At this point, Mr. Smith said there aren’t enough luxury condos and single-family homes to satisfy the demand.

“In the last boom, the condos that came on the market were not as high [quality] as what we’re seeing now, and there’s very little land available to build more luxury houses,” he said. “Until recently, Miami was not on the radar as a luxury market but was seen more as a tourist destination.”

He said he does not anticipate that prices will be forced up should there be more money than available property, resulting in a bubble.

Liquidity drove the market last time, whereas buyers in the luxury market now are predominantly paying with cash, he said.

Historically, the real estate market ebbs and flows, Mr. Smith said.

“There will always be dips here and there,” he said.

Roughly 1,000 single-family homes and 1,300 condos/townhouses for sale in Miami-Dade County are priced over $1 million, said Mr. Kutner.

“In Miami, we have the luxury of building huge high-rises and skyscrapers overlooking our oceans and bays,” he said. “As long as Miami continues to be an international destination city, developers will continue to satisfy the demand.”

Mr. Kutner sees the Miami market continuing to challenge the rest of the international cities on Christie’s list. “In North Miami Beach they are building a building that you can literally drive your car into an elevator that takes you directly into your living room,” he said. “How cool is that?”

Mr. Kutner said many the New York and other big city developers see Miami as a prime real estate market with plenty of growth to continue to entice the international buyer.

According to Christie’s report, the market momentum “can be attributed partially to substantial wealth creation in 2013, fueled by an improving global economy and surging stock market prices, resulting in more billionaires and millionaires than ever.”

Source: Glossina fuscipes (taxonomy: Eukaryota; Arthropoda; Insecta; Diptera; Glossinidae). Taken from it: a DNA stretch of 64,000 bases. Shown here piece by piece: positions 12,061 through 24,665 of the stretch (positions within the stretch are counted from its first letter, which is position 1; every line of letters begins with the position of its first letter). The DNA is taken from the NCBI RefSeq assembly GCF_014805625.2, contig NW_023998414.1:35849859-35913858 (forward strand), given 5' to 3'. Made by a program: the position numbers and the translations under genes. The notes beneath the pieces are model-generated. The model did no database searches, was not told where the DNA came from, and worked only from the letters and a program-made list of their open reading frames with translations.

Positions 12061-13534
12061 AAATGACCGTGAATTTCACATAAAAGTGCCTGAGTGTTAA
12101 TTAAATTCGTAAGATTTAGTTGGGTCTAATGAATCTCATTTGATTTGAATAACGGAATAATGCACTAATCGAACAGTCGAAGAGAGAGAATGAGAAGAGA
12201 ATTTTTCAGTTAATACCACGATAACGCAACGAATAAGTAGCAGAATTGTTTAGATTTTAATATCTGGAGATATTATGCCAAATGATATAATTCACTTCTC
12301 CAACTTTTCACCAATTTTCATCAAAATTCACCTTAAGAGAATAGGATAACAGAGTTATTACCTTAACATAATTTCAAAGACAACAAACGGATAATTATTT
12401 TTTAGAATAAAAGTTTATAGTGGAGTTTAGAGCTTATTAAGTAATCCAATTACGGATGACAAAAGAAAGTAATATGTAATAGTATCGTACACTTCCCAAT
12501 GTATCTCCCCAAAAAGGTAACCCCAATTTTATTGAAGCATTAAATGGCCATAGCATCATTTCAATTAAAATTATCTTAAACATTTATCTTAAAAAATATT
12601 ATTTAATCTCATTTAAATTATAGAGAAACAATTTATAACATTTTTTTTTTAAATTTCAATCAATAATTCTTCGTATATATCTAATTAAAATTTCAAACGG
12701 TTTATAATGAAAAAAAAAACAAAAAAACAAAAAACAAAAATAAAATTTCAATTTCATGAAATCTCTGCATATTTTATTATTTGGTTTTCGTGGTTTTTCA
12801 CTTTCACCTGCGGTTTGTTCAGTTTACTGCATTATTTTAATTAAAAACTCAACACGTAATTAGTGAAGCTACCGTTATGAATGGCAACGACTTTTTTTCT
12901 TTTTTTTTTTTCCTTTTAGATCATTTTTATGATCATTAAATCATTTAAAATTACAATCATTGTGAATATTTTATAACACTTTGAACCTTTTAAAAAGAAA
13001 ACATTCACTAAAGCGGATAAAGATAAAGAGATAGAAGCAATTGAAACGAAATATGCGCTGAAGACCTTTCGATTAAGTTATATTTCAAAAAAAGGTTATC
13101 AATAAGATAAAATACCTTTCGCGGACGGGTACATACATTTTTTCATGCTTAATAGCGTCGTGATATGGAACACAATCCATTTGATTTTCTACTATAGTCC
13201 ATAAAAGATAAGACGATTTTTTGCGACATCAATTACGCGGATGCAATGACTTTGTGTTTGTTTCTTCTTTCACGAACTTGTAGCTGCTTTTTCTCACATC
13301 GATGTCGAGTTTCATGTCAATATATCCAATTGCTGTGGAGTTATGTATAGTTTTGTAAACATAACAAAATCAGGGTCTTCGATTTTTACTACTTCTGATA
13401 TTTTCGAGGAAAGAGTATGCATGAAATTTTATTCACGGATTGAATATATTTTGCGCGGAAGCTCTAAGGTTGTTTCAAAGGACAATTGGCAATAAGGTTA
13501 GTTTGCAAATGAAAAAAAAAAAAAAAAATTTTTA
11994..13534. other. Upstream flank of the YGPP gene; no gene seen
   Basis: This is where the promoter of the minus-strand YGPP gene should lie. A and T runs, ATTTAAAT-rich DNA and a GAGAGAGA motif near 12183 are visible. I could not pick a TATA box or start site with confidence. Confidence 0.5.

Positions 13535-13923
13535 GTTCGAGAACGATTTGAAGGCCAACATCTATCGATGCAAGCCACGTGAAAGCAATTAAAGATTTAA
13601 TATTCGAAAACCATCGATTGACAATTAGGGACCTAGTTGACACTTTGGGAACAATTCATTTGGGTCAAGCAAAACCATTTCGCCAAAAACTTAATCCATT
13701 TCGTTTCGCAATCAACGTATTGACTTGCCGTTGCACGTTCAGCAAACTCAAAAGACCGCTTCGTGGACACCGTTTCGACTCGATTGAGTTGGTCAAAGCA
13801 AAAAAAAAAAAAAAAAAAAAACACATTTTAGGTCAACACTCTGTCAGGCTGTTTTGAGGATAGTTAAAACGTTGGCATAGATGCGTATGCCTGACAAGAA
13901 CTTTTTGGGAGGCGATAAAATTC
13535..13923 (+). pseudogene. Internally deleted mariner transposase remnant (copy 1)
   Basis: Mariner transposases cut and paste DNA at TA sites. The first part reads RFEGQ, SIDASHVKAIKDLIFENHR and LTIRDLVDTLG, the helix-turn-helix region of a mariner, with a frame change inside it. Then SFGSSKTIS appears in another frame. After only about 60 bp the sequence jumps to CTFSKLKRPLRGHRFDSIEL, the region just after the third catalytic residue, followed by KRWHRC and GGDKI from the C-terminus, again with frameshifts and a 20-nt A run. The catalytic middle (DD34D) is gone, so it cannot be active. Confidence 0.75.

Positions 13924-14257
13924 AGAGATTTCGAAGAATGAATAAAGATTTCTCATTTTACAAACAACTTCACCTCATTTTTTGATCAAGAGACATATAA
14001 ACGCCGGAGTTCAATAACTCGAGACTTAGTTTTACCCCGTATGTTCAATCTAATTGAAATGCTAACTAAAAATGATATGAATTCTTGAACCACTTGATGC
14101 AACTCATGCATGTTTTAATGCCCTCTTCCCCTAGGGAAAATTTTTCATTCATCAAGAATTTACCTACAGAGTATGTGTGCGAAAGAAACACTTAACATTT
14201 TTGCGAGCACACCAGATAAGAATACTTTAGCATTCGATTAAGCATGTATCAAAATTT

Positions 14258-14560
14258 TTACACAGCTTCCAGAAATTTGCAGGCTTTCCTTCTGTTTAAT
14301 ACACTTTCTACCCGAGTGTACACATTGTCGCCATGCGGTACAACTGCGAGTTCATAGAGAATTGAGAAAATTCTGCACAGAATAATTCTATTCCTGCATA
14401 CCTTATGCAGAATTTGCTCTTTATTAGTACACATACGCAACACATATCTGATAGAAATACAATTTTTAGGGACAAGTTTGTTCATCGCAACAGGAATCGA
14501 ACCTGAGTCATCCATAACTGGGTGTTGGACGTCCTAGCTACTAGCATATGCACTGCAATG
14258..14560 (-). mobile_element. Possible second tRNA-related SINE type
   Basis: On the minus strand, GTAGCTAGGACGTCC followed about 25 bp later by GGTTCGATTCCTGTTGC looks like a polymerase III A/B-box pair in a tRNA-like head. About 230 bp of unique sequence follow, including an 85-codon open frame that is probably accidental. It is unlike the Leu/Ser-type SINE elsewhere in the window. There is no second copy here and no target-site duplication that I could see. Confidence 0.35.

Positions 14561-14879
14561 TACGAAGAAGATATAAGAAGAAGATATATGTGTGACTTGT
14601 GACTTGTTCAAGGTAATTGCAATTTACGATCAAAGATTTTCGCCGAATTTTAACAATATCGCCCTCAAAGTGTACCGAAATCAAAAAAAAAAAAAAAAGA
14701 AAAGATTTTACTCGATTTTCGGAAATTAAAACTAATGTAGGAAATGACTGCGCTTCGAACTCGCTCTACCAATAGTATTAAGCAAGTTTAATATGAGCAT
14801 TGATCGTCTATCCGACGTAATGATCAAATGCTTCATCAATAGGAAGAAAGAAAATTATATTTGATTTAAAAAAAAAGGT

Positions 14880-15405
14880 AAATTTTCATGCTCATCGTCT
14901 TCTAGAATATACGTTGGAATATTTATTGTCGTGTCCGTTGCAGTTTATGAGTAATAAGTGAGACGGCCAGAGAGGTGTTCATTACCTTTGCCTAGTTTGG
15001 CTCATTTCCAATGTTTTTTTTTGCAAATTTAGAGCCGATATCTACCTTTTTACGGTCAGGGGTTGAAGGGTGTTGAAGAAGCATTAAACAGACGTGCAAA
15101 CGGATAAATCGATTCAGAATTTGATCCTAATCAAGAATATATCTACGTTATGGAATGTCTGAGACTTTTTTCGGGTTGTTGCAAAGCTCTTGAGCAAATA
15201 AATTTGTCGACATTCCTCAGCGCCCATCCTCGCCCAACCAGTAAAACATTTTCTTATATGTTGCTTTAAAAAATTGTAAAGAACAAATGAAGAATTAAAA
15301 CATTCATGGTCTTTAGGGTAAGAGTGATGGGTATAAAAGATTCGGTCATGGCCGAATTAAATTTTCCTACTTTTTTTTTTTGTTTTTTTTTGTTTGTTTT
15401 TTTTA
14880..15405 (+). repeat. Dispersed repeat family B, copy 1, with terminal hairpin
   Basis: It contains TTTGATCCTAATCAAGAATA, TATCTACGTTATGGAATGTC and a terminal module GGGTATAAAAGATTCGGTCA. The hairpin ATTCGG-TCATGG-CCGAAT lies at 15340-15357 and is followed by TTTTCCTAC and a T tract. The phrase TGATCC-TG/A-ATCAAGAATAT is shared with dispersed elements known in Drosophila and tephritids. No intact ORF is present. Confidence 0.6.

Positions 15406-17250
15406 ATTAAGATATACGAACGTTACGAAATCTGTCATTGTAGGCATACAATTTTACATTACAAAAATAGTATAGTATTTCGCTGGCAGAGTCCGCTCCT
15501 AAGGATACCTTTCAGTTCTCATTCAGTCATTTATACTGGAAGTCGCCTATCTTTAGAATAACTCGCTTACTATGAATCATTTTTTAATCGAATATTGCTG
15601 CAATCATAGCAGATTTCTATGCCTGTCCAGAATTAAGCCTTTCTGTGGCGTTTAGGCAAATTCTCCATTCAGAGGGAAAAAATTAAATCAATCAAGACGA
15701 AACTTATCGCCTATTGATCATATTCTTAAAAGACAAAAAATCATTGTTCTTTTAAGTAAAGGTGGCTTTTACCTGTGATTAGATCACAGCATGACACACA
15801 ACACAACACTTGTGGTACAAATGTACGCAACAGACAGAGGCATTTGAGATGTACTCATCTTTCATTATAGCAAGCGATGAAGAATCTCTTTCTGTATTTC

As for the large number of people who don’t have $1 million – or more – to spend on housing, Mr. Kutner said appropriate residences are available for them.

“There is a great misconception that Miami is only for the rich and famous,” he said. “Miami is a very diverse city with many neighborhoods that offer plenty of wonderful communities for the middle- and modest-income American family to live.”

Moreover, Mr. Kutner said, “we’ve just come off an economic recession and every consumer has a computer in their pocket, so information is at their fingertips. Combine these factors and we’re seeing savvy homeowners who are educated and more aware then ever before about their real estate wants, needs and opportunities.”

Mr. Kutner said Grove Town Properties brokers are seeing many buyers choosing older, less-expensive fixer-uppers so they can design and customize to their dream-home wish list.

“We call it the ‘HGTV effect’ and it’s happening in every neighborhood in our city,” he said.

As for the specific neighborhoods, Mr. Kutner said it depends on what the buyer is seeking.

“For great schools and family-oriented neighborhoods, I’d recommend looking in Village of Palmetto Bay, The Falls or Coral Gables,” he said. “If you’re an art lover, I’d guide you to Wynwood or Coconut Grove. If you like beaches and coastline, there are plenty of opportunities in Miami Beach and North Beach that are well below $1 million.”